For decades, gun politics have had a familiar rhythm. Democrats ask for modest restrictions on certain firearms and their sales, and gun rights groups warn voters that they're coming to take your guns away.
Beto O'Rourke threw those terms out the window at Thursday night's Democratic primary debate, confidently staking out a new left pole on guns: "Hell yes, we're going to take your AR-15, your AK-47."
Jumping off a proposal by Rep. Eric Swalwell, D-Calif., who dropped out of the presidential contest earlier this year, O'Rourke has called for a "mandatory buyback" of firearms covered under a prospective assault weapons ban. The idea also has support from activist survivors of the Parkland high school shooting, and Sen. Kamala Harris, D-Calif., has backed the broad framework.
In the past, a prior assault weapons ban and proposed new ones grandfathered in guns that had already been purchased. The NRA estimates upwards of 15 million firearms that would be considered assault weapons are in circulation today.
On MSNBC's "Morning Joe" on Friday, O’Rourke made clear he didn't envision a scenario in which federal agents actively confront noncomplying gun owners in their homes, nor is there a registry of individual firearms they would be able to consult to do so.
"It is mandatory, it will be the law," O’Rourke said. "You will be required to comply with the law. So, as with many of our laws, we don't go door-to-door searching people's homes to see if they are in fact breaking the law, we expect people to comply with the law."
But there are still serious concerns, including from gun safety advocates, about how to implement such a buyback, especially if many gun owners refuse to comply.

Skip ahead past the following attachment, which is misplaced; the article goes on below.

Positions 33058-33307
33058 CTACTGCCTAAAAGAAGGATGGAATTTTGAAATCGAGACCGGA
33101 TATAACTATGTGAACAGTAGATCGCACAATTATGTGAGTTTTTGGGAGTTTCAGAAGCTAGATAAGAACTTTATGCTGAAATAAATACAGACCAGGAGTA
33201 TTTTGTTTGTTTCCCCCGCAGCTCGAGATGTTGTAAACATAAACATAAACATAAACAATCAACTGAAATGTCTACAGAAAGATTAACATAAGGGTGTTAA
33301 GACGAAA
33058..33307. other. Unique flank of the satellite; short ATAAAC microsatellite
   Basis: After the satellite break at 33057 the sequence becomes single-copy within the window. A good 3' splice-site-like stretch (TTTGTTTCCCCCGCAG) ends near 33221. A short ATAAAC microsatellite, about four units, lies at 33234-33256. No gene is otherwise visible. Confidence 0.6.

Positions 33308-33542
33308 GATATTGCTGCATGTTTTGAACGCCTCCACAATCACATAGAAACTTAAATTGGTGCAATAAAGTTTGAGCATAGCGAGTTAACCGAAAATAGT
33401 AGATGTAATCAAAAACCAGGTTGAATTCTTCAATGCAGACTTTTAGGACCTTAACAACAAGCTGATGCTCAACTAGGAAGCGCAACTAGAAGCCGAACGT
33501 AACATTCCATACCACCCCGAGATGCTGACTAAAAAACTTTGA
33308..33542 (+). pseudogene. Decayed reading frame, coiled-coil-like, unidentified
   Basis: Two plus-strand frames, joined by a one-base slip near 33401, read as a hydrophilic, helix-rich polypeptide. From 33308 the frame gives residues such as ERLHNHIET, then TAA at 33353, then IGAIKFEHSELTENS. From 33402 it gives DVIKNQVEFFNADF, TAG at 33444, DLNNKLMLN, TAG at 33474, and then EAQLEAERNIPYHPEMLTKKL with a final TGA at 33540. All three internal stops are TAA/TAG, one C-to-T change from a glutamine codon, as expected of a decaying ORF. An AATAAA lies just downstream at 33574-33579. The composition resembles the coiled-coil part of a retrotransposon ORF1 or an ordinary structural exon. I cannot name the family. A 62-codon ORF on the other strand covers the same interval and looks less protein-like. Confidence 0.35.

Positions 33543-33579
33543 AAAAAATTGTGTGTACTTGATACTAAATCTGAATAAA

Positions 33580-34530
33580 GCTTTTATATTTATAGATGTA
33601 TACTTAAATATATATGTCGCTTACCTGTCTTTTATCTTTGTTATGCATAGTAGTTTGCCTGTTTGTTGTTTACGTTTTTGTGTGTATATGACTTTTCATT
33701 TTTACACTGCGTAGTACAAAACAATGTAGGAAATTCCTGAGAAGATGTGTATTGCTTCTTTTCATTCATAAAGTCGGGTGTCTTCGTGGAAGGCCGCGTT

As Democrats debate "mass incarceration" and whether the government has gone too far in prosecuting and jailing Americans in the past, a ban on existing weapons could suddenly open up millions of residents to gun charges if they come into contact with police investigating lesser crimes.
Some activist groups have suggested an alternate approach that treats assault weapons like machine guns, which are required to be registered and taxed, but are still legal to own and rarely used in crime.
In both cases, though, compliance could still be a significant issue. On MSNBC, O'Rourke predicted "most Americans are going to comply with the law" if his proposal were to be enacted, based on his conversations with gun owners, and only "the far outlier" is going to be a challenge.
That's not totally clear, however. So far, state laws that require gun owners to register guns or get rid of extended magazines have appeared to generate low levels of participation.
"What you're doing is turning good guys into criminals," Jon Caldara, a gun rights activists who is refusing to comply with a local assault weapons ban in Boulder, Colorado, told NBC News last month.
Thursday night offered a grim preview of how this dynamic could get ugly. A Texas state lawmaker tweeted at O’Rourke "My AR is ready for you," which O’Rourke labeled a "death threat" and said was proof that "clearly, you shouldn't own an AR-15 — and neither should anyone else."